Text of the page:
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Pathways school for career learning on track for 2024 opening

By Jamie Lampros - Special to the Standard-Examiner | Mar 24, 2023

BENJAMIN ZACK, Standard-Examiner file photo

Ogden-Weber Technical College recently opened its new training facility for composites and non-destructive inspection in Ogden. The facility is five times larger than the school's old workspace and designed to meet a growing demand in composite industries.

OGDEN — A new approach to better prepare Ogden School District students for success in today’s changing economy will be housed in a hybrid high school program taking root at Ogden-Weber Technical College.

Expected to be up and running by the fall of 2024, Pathways Learning Center will be a new $13.9 million addition housed at the OWTC campus where students will be able to seek accelerated completion of their high school graduation and also seek a technical education.

For example, a sophomore who wants to become a welder will be able to complete necessary requirements for graduation, such as math, faster than a normal program while also getting started on their welding certification. That student could complete high school requirements a year earlier and immediately get into the welding workforce or go on to a university, said Heather Gerrard, OSD’s executive director of personalized learning pathways and high school supervision.

“Depending on the program at the tech college, the student will spend a portion of the day earning core credit to meet graduation requirements and the other portion at the tech college completing whatever program they’ve chosen,” she said.

The 17,575-square-foot facility will be built on the southeast corner of the existing OWTC campus. It will feature traditional classrooms, small group and individual meeting spaces as well as a large community space for gathering with industry and community representatives, as well as presentations and celebrations. Funding for the center will be through an Elementary and Secondary School Emergency Relief Fund (ESSER) grant awarded to the Ogden School District during the COVID-19 pandemic. Gerrard said Pathways is being called a learning center for now, but the hope is to get it approved to be called a high school before it opens.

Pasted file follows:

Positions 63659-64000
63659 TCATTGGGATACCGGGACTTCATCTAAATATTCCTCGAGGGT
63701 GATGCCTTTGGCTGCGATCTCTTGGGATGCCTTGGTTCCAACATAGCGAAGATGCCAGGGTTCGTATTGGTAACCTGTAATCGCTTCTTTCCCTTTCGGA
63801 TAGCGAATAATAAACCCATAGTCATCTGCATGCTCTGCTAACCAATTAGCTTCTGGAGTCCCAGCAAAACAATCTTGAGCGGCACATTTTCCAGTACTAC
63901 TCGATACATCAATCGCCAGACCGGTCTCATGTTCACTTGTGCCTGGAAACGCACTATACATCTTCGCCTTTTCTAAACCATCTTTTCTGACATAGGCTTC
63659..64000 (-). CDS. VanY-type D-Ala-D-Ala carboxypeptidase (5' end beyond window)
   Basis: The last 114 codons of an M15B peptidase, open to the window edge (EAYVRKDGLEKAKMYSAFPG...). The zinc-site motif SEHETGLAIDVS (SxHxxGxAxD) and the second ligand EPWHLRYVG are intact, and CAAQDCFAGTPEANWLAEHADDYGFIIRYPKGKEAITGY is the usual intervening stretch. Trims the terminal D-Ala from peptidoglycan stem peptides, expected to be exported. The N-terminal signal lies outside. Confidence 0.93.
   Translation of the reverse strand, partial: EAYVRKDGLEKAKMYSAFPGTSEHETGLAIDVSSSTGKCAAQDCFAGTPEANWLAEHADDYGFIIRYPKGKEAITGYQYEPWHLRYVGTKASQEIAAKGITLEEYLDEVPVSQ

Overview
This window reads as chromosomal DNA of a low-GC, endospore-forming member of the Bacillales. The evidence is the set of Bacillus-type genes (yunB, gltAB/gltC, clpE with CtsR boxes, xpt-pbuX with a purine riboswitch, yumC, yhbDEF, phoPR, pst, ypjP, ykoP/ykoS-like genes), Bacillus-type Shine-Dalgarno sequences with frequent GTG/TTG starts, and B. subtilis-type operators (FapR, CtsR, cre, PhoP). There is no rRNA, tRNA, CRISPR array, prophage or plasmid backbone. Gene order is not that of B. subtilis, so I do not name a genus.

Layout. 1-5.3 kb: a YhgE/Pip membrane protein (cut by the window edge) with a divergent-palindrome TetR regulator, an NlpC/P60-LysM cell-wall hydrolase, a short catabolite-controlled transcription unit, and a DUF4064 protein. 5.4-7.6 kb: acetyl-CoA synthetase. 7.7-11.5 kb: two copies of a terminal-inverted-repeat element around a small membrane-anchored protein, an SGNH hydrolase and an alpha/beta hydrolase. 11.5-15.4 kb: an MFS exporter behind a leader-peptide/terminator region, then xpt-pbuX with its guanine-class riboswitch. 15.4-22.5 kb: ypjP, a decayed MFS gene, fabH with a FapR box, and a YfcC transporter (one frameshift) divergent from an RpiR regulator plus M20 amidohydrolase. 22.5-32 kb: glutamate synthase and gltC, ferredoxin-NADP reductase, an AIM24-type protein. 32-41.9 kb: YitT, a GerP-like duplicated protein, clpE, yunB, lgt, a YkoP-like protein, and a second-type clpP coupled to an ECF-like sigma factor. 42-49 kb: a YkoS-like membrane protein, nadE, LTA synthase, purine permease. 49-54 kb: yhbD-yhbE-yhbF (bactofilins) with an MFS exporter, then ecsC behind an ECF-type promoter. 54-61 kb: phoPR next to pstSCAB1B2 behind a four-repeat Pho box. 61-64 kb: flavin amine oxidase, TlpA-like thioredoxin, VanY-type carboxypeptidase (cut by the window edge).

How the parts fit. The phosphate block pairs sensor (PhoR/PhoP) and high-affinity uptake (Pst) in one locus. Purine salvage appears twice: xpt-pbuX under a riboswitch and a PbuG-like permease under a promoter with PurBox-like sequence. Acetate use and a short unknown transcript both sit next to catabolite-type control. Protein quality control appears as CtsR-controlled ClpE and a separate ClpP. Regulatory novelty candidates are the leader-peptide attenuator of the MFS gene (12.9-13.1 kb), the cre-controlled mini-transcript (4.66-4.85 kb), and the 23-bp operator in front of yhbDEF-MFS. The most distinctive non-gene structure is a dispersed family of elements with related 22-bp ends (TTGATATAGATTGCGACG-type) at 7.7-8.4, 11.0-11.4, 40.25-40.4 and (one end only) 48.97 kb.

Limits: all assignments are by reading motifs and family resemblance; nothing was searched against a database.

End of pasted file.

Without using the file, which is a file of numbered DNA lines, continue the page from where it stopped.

Gerrard said the program has the capacity to accept around 200 students with room to grow to around 300. Once accepted into the program, students in grades 10-12 will be able to attend a program of study at the technical college while completing math, English, social studies and a career and technical education (CTE) business capstone course through competency-based education at Pathways.

“The program is geared toward accelerating a student’s ability to meet both high school graduation and industry certification requirements,” said Jer Bates, communications manager for the Ogden School District.

“Where appropriate, the work that a student accomplishes in their OWTC program will be able to count as competencies for their core work at Pathways. Students will have the opportunity to complete their other graduation requirements and extracurricular activities at their traditional high school or through Ogden School District online courses.”

Each student’s schedule will be tailored to their high school graduation and OWTC program needs for an individualized program that aligns to their college and career readiness goals.

“Student hands-on training will take place at OWTC as they move toward completing their program and industry certification,” Bates said. “Depending on the program of study at OWTC, students will experience hands-on learning that is tied directly to the industry certification requirements and workforce development.”

Gerrard said while there are other programs similar to this one, she hasn’t found a center in the nation quite like it.

“The technical college component makes it very unique,” she said. “When I think about the opportunities the Pathway Center is going to offer, it’s so exciting and our partnership with the tech college here is an absolutely wonderful example of how post-secondary schools and high schools can work together to really create something amazing for our community and our students.”


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